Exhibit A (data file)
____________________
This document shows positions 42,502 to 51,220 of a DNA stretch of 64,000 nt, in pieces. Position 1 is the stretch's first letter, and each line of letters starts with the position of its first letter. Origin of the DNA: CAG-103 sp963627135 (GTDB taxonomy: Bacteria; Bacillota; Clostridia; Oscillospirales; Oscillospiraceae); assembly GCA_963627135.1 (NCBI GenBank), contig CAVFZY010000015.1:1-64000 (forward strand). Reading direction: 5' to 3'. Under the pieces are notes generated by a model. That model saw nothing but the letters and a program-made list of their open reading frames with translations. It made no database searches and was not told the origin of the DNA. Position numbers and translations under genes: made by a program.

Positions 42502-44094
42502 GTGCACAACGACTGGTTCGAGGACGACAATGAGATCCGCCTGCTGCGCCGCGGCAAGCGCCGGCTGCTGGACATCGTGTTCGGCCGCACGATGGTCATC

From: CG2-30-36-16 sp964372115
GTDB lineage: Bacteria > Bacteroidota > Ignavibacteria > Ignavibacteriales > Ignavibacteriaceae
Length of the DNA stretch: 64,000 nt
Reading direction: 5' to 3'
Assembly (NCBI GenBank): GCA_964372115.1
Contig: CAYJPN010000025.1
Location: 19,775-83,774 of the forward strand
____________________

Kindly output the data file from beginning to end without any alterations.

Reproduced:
This document shows positions 42,502 to 51,220 of a DNA stretch of 64,000 nt, in pieces. Position 1 is the stretch's first letter, and each line of letters starts with the position of its first letter. Origin of the DNA: CAG-103 sp963627135 (GTDB taxonomy: Bacteria; Bacillota; Clostridia; Oscillospirales; Oscillospiraceae); assembly GCA_963627135.1 (NCBI GenBank), contig CAVFZY010000015.1:1-64000 (forward strand). Reading direction: 5' to 3'. Under the pieces are notes generated by a model. That model saw nothing but the letters and a program-made list of their open reading frames with translations. It made no database searches and was not told the origin of the DNA. Position numbers and translations under genes: made by a program.

Positions 42502-44094
42502 GTGCACAACGACTGGTTCGAGGACGACAATGAGATCCGCCTGCTGCGCCGCGGCAAGCGCCGGCTGCTGGACATCGTGTTCGGCCGCACGATGGTCATC

From: CG2-30-36-16 sp964372115
GTDB lineage: Bacteria > Bacteroidota > Ignavibacteria > Ignavibacteriales > Ignavibacteriaceae
Length of the DNA stretch: 64,000 nt
Reading direction: 5' to 3'
Assembly (NCBI GenBank): GCA_964372115.1
Contig: CAYJPN010000025.1
Location: 19,775-83,774 of the forward strand